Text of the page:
When you sew your own clothes, you put a lot of time and effort into your wardrobe. It makes sense to then care for these clothes when washing them to make sure they look great for years to come. Even if the majority of your wardrobe is purchased from shops, you still want things to last and look good. I’ve been doing a bit of reading lately about the most eco-friendly way to care for your clothing. To that end, I’m really pleased to have a guest post for you today by Lily of Riatta:
Want to add another level of sustainability to your wardrobe? Something you may not have considered yet is eco-friendly laundry practices. There are several simple and effective ways to make doing laundry more ethical and sustainable. These practices are also safer and gentler on your favourite wardrobe items and handmade garments.
One of the most effective things you can do to make washing your clothes eco-friendly is washing on cold. The energy it takes to heat up the water for washing accounts for most of the energy cost of running the machine so washing on cold is a huge energy saver. Unfortunately, it is not always ideal to wash in a cold wash. Cold washing is ideal for lightly soiled loads of dark and bright colours. A warm or hot wash is more effective for heavier soiled loads and whites. A warm wash can be a good middle ground for most clothes.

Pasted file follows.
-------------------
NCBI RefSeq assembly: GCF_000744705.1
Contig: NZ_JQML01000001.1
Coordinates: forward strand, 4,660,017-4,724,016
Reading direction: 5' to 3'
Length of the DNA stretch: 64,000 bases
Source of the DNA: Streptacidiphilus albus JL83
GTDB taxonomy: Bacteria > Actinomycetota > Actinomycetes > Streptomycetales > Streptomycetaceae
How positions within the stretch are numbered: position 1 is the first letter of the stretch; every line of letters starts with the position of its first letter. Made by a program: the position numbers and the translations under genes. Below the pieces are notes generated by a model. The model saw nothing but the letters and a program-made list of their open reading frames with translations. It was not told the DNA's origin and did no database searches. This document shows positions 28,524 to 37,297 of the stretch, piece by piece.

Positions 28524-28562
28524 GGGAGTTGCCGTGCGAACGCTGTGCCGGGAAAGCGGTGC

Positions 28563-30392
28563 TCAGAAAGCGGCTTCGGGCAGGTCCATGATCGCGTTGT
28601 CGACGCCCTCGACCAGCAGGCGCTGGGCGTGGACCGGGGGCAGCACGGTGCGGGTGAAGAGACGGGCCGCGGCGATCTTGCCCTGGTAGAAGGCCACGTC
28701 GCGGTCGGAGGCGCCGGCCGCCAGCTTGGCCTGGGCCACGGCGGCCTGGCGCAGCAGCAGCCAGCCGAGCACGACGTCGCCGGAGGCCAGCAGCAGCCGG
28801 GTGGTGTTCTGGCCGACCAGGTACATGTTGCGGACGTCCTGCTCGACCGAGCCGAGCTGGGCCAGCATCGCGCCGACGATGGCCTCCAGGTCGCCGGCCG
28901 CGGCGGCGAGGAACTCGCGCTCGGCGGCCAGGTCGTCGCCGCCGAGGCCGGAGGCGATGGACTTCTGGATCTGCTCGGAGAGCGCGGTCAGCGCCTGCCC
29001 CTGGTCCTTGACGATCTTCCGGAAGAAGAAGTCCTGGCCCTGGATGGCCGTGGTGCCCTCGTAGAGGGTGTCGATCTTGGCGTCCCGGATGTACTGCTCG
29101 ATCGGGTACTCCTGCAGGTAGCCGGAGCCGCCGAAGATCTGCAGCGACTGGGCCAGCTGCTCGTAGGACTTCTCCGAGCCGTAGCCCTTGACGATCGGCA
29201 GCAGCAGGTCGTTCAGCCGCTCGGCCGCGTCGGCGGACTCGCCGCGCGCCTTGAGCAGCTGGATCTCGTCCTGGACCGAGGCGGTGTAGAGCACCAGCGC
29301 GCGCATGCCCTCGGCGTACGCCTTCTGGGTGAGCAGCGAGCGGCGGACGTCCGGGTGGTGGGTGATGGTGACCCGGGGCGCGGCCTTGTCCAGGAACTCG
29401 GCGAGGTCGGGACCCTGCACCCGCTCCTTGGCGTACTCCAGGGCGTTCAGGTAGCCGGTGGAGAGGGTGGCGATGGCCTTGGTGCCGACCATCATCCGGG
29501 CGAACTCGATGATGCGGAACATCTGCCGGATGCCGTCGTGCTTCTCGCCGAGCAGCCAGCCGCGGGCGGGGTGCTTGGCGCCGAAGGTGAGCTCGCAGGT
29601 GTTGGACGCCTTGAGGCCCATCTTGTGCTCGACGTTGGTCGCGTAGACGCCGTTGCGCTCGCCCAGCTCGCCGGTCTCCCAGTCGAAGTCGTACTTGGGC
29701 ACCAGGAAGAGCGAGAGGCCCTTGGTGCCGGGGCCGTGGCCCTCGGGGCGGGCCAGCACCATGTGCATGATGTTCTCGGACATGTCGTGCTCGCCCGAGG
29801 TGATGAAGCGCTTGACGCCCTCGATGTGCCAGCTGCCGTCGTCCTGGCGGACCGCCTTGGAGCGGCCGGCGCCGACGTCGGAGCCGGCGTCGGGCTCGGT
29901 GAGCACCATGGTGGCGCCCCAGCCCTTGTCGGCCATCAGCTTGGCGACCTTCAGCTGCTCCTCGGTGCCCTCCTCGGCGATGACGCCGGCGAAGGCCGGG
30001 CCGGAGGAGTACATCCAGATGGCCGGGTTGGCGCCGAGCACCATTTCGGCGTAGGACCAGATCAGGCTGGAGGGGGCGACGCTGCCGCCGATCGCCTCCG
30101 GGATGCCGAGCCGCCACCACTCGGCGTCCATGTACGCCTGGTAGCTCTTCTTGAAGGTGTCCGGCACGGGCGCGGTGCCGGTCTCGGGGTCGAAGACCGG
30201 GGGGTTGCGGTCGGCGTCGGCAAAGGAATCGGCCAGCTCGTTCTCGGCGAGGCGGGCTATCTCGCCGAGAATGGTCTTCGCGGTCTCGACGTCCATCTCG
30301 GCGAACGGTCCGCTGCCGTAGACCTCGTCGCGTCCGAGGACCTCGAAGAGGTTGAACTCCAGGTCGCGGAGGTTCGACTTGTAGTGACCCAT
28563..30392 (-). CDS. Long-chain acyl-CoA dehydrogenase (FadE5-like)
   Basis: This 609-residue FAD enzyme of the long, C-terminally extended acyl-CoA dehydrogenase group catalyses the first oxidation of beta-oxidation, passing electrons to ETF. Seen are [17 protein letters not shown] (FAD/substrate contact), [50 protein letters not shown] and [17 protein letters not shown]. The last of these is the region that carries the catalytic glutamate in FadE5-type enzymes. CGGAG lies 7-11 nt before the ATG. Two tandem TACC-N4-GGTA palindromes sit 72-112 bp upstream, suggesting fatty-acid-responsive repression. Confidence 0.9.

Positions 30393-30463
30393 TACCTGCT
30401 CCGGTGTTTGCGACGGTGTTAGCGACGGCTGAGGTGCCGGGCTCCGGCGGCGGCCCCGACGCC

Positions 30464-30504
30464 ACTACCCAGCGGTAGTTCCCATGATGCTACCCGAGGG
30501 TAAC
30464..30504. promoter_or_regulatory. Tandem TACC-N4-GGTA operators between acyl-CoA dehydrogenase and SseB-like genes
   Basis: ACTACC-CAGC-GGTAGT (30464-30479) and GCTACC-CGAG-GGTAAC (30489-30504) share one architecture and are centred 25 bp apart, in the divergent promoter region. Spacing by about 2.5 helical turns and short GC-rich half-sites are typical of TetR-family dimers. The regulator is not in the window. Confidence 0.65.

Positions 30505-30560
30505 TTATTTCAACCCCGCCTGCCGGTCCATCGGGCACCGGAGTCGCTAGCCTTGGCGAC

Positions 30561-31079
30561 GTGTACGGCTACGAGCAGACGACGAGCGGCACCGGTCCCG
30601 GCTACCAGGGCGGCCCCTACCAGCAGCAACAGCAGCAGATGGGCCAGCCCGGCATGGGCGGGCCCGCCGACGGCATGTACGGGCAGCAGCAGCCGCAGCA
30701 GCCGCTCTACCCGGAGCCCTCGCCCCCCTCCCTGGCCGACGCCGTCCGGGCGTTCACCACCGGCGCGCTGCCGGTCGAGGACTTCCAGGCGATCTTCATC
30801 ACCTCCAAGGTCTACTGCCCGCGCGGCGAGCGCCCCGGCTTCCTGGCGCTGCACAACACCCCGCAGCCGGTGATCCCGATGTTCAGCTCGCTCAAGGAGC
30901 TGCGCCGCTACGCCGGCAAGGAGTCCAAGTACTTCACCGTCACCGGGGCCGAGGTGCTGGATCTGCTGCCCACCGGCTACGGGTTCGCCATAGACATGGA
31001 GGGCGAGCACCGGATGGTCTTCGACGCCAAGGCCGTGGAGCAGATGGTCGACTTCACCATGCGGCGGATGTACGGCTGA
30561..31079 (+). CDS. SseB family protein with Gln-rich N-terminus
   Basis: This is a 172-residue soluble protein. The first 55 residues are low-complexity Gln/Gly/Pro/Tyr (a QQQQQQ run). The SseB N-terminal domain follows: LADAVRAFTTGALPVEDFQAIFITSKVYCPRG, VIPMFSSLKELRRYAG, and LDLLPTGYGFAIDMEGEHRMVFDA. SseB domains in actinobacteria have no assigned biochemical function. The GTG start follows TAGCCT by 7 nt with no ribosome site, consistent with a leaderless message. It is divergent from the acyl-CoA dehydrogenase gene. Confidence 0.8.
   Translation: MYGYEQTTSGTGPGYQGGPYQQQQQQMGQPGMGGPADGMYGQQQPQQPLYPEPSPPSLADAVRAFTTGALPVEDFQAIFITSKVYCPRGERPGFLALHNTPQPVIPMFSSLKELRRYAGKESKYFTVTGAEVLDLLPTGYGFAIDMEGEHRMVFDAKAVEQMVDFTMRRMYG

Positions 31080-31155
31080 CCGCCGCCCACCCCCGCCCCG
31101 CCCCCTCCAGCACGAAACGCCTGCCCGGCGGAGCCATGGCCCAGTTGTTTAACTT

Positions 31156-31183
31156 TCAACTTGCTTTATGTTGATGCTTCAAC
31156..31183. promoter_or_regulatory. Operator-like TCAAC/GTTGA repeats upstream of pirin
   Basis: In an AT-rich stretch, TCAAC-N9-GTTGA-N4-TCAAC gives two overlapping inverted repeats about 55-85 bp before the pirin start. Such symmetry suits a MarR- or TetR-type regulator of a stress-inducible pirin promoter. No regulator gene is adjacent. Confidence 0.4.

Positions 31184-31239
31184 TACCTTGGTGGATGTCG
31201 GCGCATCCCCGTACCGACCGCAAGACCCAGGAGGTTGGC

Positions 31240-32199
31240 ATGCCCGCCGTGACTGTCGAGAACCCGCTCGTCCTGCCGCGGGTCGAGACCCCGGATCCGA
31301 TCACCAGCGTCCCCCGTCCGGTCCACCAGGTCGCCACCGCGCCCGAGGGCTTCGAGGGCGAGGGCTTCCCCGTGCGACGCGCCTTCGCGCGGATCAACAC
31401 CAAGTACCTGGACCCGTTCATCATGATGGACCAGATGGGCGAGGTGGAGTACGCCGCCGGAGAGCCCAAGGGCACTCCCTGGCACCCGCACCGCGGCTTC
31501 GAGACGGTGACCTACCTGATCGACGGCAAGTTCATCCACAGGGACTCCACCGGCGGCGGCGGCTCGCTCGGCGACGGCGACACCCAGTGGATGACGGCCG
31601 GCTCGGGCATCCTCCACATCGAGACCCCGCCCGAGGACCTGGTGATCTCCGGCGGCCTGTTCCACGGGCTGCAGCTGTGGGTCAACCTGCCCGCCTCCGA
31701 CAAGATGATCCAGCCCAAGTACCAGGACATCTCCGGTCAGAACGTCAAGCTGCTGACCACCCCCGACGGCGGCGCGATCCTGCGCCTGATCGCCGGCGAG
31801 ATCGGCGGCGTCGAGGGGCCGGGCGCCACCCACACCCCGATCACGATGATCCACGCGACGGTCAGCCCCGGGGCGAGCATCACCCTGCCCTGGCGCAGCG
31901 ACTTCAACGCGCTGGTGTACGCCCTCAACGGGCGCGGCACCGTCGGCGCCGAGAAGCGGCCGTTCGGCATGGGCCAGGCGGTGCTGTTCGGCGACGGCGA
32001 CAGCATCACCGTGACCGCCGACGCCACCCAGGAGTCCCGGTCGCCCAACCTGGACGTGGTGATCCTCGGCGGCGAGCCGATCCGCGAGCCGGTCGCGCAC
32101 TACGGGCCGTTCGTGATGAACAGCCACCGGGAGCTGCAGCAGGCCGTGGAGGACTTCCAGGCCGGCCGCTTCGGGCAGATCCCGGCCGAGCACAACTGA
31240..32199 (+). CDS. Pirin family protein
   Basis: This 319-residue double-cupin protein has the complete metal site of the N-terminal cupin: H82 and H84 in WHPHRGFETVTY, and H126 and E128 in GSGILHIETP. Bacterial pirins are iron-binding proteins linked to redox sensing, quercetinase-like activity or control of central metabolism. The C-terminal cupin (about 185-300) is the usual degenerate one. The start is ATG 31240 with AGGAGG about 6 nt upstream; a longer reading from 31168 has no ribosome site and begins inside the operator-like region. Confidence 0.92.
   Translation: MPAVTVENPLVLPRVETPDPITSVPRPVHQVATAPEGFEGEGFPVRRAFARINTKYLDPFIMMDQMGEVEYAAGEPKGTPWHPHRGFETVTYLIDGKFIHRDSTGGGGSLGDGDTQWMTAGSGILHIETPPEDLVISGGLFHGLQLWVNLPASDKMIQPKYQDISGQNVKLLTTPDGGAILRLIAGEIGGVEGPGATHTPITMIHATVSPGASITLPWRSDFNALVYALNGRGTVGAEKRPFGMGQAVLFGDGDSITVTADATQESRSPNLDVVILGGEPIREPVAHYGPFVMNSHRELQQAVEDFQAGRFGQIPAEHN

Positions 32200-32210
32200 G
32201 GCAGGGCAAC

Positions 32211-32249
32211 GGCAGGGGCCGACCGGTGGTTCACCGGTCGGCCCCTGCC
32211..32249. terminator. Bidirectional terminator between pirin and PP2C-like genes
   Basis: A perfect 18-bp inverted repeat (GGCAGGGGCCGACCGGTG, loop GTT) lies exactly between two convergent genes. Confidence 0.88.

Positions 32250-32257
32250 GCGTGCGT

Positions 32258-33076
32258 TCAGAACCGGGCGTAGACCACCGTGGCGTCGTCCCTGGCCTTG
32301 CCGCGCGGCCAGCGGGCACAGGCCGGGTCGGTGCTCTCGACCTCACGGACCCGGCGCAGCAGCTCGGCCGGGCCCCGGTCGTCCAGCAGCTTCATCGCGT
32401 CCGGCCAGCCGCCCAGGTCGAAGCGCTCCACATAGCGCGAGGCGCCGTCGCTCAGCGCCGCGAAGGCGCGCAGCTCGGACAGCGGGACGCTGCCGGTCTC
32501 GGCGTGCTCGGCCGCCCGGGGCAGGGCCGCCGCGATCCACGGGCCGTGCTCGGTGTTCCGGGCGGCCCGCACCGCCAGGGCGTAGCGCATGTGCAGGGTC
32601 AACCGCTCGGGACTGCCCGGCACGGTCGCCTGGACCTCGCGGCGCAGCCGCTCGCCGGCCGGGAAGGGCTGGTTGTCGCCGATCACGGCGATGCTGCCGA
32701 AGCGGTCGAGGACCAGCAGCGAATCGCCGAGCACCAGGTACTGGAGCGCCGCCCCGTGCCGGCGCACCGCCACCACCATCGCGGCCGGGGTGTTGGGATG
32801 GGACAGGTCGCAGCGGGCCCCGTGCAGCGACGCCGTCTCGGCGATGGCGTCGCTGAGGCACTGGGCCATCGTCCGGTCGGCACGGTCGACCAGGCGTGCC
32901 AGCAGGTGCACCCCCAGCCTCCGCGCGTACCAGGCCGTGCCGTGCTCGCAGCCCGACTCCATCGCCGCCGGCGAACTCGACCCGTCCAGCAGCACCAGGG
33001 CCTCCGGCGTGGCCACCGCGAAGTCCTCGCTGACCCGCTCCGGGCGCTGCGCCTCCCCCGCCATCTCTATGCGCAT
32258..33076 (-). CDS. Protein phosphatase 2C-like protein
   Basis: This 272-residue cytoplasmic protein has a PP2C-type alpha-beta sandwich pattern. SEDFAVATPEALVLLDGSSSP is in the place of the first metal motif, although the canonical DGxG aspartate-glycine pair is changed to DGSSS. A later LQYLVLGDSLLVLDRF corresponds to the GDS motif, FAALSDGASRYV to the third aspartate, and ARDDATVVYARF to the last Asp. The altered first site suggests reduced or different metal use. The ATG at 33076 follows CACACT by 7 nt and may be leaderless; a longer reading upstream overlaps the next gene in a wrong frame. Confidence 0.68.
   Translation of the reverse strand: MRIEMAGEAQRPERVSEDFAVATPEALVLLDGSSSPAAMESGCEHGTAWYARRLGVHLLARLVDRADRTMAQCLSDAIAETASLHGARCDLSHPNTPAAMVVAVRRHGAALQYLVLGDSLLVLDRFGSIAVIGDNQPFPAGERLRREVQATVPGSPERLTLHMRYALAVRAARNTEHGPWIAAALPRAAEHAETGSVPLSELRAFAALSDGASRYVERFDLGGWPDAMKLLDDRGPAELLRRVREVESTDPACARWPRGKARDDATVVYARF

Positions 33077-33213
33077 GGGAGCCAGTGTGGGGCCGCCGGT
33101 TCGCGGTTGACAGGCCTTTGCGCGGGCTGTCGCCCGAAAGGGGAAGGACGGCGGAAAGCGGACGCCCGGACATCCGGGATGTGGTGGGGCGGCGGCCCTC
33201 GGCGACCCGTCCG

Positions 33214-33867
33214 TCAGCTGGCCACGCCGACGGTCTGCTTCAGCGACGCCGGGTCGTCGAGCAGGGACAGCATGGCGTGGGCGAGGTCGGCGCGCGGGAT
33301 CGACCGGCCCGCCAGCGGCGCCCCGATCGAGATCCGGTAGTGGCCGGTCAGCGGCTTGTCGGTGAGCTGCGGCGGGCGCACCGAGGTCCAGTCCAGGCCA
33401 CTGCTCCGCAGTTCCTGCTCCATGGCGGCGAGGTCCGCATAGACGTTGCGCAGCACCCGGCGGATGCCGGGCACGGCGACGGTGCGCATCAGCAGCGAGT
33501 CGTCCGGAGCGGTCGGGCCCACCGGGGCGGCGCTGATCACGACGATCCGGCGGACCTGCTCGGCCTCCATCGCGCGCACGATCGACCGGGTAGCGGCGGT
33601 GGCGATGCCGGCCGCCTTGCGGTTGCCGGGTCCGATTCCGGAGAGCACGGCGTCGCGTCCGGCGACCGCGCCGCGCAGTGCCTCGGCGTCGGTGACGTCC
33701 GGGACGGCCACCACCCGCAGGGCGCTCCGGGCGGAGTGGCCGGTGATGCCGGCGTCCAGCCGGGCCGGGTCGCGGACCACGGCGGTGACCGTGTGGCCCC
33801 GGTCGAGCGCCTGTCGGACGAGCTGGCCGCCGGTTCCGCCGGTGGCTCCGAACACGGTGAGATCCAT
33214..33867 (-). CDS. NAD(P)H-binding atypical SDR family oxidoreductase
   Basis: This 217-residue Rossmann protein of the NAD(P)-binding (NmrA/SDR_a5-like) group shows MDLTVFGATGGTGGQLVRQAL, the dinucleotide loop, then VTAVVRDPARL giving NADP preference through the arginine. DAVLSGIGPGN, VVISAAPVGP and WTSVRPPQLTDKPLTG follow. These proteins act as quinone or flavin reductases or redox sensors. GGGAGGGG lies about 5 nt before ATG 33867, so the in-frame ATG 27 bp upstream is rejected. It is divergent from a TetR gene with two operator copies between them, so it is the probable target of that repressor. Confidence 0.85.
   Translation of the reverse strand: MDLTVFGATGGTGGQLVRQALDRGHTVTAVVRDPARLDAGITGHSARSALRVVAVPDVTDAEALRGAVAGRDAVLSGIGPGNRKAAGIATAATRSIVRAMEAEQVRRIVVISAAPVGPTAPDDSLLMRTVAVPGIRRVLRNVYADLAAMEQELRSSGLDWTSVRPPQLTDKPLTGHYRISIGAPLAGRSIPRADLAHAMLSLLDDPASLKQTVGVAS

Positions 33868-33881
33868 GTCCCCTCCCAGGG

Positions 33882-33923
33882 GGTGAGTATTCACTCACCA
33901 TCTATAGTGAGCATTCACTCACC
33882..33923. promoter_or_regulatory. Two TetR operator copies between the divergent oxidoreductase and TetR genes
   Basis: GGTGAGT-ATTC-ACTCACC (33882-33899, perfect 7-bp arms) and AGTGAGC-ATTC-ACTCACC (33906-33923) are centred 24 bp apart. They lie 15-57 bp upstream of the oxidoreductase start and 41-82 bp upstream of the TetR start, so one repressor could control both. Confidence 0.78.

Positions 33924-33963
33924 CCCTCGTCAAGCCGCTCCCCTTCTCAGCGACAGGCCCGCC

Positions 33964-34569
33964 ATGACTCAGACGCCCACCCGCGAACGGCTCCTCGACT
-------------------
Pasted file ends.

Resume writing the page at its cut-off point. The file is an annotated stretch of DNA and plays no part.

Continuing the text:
Washing in cold water also means you need to pay closer attention to which detergent you are using to ensure it is suitable for a cold wash. There are some fantastic eco-detergents out there I don’t personally use because they are only suitable for warm or hot washes.
So, we know we need a detergent suitable for different temperatures but what else should you look out for? Buy in bulk and buy concentrated solutions where possible to cut down on packaging. Biodegradable and recyclable packaging is also a plus. Lots of detergents contain unnecessary filler which you want to avoid as it adds to the amount of packaging produced and the transportation costs.
The best way to avoid unnecessary filler and environmental toxins is by shopping for a natural laundry detergent. Using a natural laundry detergent also means your waste water will most likely be safe for your garden. If you don’t already use waste water on it I encourage you to give it a go!
Stain removal and brightening
Say goodbye to harsh chlorine bleaches and other toxic chemicals in your stain removers and whiteners! There are some great natural ways to remove stains and keep clothes looking bright and fresh. I have found a baking soda paste is a great way to get out most light stains.
For tougher stains, I use a natural stain remover and soaker which uses sodium percarbonate as a key ingredient. Sodium percarbonate is an oxygen bleach. Oxygen bleach is a safer eco-friendly alternative to chlorine bleach and other stain removing chemicals. It works slower than chlorine bleach but is still highly effective at removing stains and brightening clothes. It is also much kinder to your clothes and less damaging to the fibres. You can use it to make a pre-wash soak or create a paste for targeted application. For heavily soiled loads and general brightening I also use it as a wash boost.
Most fabric softeners are not only heavily scented with harmful synthetic fragrances they are also filled with other toxic ingredients that are damaging for your health and the environment. Some fabric softeners can also make your towels less absorbent and cause a residue build up in your washing machine and on your clothes making it more difficult for your detergent to penetrate and clean them next time. The bottom line is, they do more harm than good.